“Buddy was a tremendous player who introduced me to the world of improvisation,” Pedicin says, noting that he started on alto. “My dad wasn’t a jazz guy. He sang and led a very entertaining band. I knew I wanted to go and study, and I started to investigate Cannonball and then Coltrane, who made me want to play the tenor.”

Widely hailed around Philly as a rising young player, Pedicin briefly studied music theory with legendary teacher Dennis Sandole, whose previous students included Coltrane, James Moody, Jim Hall, and Pat Martino (with whom Pedicin toured internationally from 2003-06). While accepted to Juilliard, he decided to stay in Philly and graduated as a composition major from the University of the Arts.

By the early 1970s he was a fixture in Gamble and Huff’s Philadelphia International Records, contributing alto, tenor, and soprano sax work on hundreds of sessions with the likes of Lou Rawls, the Spinners, the O’Jays, David Bowie, and the house MSFB Orchestra. At the same time, he played regularly in local jazz clubs, but after several years as a first-call studio cat, Pedicin was itching to flex his jazz chops.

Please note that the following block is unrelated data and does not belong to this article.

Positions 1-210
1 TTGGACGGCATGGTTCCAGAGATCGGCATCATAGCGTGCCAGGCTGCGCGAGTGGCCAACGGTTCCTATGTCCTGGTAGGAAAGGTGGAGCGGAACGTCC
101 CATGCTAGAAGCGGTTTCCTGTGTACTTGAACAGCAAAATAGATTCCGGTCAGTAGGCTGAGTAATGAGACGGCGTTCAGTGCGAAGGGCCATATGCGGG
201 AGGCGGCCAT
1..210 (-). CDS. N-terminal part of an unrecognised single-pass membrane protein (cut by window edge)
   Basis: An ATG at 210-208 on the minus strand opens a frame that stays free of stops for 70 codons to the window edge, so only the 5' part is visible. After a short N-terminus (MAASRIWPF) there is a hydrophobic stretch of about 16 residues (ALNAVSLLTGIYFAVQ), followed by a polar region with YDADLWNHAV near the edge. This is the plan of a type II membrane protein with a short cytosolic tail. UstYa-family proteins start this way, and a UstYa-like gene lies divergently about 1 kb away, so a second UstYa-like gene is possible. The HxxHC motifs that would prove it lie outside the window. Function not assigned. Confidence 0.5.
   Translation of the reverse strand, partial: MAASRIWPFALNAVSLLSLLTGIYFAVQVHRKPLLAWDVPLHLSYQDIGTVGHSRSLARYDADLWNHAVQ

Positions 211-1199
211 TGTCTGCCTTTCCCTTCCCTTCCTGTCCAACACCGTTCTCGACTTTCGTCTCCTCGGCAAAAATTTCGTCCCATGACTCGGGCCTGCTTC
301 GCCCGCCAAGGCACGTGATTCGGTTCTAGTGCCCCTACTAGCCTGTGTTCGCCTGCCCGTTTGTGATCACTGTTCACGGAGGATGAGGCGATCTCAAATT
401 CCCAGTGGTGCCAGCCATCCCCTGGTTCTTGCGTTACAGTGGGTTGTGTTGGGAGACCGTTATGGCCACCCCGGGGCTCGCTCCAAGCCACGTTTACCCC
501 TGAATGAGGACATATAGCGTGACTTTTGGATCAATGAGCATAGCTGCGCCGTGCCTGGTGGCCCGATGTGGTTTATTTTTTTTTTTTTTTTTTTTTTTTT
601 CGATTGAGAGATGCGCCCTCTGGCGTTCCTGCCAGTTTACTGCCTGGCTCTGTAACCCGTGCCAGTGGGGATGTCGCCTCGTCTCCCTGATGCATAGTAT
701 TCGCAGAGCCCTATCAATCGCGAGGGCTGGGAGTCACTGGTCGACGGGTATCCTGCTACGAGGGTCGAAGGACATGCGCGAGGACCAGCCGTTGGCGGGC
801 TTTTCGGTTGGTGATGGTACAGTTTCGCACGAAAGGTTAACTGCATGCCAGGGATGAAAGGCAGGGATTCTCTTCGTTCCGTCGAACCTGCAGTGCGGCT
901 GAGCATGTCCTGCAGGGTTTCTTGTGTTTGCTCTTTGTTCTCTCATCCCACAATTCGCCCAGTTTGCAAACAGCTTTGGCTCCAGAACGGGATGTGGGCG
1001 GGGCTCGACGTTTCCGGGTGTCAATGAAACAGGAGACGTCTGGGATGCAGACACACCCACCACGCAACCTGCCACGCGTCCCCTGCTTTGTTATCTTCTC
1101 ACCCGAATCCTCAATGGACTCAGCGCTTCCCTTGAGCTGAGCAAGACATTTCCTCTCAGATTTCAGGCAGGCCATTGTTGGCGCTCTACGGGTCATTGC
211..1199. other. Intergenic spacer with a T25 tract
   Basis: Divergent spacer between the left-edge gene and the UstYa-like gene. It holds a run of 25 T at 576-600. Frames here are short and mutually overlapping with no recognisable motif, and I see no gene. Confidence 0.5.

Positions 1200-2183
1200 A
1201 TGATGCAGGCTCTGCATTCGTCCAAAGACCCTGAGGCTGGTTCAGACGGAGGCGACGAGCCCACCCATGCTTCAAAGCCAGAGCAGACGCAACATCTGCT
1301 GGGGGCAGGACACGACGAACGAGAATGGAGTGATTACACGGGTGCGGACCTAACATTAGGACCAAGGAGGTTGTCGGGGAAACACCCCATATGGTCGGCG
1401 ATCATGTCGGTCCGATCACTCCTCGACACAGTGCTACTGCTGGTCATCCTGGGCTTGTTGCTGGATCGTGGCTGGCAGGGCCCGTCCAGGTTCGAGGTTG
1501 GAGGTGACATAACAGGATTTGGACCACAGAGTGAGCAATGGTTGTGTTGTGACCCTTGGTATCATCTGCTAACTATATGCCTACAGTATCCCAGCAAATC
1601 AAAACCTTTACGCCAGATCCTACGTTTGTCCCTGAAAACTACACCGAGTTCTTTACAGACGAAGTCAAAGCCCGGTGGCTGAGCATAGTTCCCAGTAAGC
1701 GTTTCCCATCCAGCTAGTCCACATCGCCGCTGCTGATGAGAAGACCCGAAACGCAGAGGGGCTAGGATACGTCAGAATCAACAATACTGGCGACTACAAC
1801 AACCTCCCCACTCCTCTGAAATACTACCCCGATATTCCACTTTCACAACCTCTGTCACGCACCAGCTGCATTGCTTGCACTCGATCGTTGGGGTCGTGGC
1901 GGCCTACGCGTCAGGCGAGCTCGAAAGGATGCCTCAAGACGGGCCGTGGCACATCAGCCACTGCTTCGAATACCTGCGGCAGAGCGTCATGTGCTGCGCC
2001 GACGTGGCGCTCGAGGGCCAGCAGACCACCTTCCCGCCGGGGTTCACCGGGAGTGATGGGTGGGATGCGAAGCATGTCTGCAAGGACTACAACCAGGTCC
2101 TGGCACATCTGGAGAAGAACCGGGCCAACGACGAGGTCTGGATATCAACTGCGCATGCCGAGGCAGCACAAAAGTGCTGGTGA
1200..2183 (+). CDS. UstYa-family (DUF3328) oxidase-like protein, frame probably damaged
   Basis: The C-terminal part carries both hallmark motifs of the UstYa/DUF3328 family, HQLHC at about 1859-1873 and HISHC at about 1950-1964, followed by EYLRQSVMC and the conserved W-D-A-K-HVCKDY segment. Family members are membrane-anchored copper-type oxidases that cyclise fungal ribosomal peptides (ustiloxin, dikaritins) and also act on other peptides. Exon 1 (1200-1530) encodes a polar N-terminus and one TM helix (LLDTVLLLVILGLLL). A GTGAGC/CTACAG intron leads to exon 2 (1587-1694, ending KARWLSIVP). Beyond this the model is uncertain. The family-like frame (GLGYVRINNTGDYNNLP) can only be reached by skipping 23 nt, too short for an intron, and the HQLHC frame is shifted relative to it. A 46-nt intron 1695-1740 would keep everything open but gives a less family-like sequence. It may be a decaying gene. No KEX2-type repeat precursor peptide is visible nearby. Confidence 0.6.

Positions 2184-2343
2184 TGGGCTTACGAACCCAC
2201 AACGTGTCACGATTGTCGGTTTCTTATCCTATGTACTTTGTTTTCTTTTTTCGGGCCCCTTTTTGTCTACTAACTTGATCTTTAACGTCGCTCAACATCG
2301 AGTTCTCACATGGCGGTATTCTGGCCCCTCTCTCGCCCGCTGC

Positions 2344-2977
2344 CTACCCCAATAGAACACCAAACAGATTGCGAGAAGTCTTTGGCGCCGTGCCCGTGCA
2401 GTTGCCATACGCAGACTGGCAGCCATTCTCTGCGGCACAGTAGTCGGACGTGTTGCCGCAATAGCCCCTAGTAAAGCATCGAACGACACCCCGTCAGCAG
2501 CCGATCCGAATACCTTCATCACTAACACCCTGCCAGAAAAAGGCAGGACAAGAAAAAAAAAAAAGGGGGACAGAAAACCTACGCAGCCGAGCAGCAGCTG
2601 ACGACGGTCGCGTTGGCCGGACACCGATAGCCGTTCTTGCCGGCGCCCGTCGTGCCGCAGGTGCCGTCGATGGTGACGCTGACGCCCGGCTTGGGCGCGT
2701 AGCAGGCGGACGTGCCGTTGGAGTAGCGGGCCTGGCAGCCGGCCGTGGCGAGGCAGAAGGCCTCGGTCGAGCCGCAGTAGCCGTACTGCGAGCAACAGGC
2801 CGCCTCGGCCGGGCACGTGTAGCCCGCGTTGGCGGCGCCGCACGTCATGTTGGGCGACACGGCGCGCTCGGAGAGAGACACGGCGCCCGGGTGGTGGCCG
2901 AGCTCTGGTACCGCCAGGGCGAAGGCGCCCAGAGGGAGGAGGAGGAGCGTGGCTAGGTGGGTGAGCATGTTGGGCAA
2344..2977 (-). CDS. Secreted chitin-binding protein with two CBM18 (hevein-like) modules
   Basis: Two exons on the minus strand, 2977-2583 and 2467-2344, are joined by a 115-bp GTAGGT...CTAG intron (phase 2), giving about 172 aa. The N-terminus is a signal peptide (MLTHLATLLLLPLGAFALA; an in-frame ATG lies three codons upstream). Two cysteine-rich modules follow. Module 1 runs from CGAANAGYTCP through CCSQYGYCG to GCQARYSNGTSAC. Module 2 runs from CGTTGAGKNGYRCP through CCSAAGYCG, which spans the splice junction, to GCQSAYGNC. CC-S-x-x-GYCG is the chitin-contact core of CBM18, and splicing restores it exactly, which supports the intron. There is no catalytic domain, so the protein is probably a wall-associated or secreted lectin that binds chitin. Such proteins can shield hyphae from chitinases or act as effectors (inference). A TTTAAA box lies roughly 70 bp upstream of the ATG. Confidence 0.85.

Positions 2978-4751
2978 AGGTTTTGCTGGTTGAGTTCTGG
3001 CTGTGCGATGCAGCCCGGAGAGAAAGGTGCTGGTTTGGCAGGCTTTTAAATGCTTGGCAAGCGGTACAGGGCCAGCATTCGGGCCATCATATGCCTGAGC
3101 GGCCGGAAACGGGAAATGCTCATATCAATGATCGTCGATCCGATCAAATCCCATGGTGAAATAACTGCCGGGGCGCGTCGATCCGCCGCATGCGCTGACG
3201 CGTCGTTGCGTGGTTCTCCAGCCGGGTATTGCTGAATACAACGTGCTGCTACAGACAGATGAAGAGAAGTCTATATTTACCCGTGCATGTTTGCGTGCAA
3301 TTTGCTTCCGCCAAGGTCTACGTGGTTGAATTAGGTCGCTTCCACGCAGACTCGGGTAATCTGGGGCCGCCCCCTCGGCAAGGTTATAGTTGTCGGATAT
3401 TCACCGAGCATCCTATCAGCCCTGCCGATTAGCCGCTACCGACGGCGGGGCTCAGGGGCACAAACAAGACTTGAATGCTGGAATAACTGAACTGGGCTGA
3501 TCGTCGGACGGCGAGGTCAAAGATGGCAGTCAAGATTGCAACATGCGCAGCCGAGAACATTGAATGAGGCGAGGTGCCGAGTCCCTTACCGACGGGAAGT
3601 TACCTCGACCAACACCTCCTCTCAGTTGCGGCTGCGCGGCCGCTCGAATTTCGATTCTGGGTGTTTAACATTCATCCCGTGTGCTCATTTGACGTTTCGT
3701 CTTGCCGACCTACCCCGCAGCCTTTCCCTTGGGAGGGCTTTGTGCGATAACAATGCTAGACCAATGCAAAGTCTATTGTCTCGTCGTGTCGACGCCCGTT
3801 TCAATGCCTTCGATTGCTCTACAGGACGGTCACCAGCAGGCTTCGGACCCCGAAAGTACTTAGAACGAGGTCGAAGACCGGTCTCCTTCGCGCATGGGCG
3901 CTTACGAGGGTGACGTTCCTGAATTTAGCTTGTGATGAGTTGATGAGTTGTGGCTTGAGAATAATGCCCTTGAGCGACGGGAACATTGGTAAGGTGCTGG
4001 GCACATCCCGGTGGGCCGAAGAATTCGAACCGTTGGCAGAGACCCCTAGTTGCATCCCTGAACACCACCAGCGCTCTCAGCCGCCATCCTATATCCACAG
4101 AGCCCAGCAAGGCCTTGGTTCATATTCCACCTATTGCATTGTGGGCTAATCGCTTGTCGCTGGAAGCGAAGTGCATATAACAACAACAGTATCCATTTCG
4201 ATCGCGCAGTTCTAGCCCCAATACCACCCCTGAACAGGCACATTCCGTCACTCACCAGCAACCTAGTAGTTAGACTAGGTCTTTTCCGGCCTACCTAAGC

At the recommendation of Peter Erskine he got the call from Maynard Ferguson, who gave Pedicin his first extensive experience out on the road. While the saxophonist considered Ferguson “a fantastic bandleader and mentor,” his distaste for touring brought him back home, and he re-immersed himself in the studio scene. Also drawn to the healing arts, he started to attend medical school several times, only to quickly be drawn back to music.